Many times, the medial patellofemoral ligament (MPFL) is torn and becomes the focus of repair or reconstruction. This soft tissue structure provides passive restraint (holds the patella in place) as the kneecap moves during the first 30 degrees of knee flexion. There are different ways to reattach (repair) this soft tissue structure. After so many recurrent dislocations, the tissue may be too damaged to repair. That’s when graft tissue is used to reconstruct the tissue.

So, once again, rehab will be determined based on the procedure performed and surgeon preferences. Most likely, you will begin with isometric exercises of the quadriceps muscle (large muscle along the front of the thigh that attaches around the kneecap). Isometrics means the leg won’t actually move while you contract the muscle.

You will be instructed by a physical therapist in how to perform isometrics, especially including straight-leg raises (lifting the straight leg up). You will be doing these exercises throughout the first hours and days following surgery.

You may be allowed to put partial weight on that leg while wearing a splint or brace holding the knee in full extension. This will protect the healing soft tissue structures. The therapist will show you how to use a pair of crutches safely, efficiently, and effectively while walking.

In a few days after surgery, you may be allowed to start range-of-motion exercises. Gradually each component of rehab will be progressed. Around three months postop, you will be allowed to exercise (e.g., fast walking, jogging). When you have sufficient motion, strength, and stability, then full activities are once again allowed. If you are an athlete (especially one who is hoping to return to full sports participation), then an additional rehab focus will be added to prepare you for your specific sport requirements.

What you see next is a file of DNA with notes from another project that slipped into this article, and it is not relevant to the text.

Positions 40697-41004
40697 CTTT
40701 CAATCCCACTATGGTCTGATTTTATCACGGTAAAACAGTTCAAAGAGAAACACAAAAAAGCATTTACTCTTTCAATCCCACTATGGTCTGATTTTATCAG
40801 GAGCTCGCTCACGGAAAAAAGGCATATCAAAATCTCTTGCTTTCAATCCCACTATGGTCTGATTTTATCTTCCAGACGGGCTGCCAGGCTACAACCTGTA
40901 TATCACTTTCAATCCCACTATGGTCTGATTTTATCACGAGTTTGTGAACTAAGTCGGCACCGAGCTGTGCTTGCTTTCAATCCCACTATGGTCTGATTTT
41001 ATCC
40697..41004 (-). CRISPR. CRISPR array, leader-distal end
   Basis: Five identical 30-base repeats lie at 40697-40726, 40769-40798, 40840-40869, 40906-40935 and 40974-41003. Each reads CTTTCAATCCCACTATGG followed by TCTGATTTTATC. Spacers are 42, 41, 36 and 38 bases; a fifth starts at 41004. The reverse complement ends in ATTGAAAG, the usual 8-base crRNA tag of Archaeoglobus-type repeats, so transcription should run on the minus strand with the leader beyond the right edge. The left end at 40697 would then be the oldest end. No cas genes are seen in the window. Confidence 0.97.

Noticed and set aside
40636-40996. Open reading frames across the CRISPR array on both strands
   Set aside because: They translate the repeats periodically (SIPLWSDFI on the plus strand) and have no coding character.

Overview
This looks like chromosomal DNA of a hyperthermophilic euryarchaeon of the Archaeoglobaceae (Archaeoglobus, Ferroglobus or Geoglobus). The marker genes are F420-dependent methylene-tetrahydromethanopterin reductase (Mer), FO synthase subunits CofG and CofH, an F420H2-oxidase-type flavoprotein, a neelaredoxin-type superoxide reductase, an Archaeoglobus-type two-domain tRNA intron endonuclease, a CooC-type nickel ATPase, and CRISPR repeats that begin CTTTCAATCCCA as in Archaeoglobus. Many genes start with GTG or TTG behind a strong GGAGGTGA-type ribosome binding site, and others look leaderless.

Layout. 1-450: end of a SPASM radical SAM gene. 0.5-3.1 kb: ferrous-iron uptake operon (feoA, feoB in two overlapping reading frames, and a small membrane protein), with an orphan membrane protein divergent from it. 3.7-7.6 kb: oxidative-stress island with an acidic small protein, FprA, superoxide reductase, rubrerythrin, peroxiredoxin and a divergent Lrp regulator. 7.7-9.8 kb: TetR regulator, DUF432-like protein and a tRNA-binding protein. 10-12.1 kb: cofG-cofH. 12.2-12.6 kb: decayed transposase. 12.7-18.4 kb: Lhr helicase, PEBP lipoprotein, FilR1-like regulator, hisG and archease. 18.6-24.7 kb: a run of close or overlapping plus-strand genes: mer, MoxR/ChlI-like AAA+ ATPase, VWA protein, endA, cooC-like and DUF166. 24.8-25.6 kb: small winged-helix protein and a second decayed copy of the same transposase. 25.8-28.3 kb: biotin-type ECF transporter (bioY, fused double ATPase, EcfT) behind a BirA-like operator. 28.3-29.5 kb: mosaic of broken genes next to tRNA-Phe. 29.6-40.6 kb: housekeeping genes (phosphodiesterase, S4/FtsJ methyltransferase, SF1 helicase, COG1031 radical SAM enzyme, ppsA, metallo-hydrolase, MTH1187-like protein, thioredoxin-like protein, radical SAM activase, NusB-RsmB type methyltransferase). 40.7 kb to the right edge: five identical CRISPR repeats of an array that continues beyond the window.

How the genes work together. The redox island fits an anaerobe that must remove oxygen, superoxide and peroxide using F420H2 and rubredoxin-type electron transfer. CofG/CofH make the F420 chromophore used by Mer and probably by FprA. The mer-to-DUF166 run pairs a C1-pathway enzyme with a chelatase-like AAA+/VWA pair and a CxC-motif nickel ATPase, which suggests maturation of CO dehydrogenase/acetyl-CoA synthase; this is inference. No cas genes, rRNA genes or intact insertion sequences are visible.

Again, all of these things are variable depending on multiple factors. These can include the type of surgery you have, any complications or problems that might develop, surgeon preference, and your own personal goals, attitudes, and approach to recovery.

I am on a college-level women’s volleyball team funded through a scholarship. This is important information because it’s the reason why I can’t stop playing. But I have developed Jumper’s Knee and the advice I was given was to stay off the leg and let it heal. Since I can’t do that, I’ve been looking on-line for other ways to treat it. I found several mentions of blood injection or shock wave therapy. Would either of these help me? Should I try them both?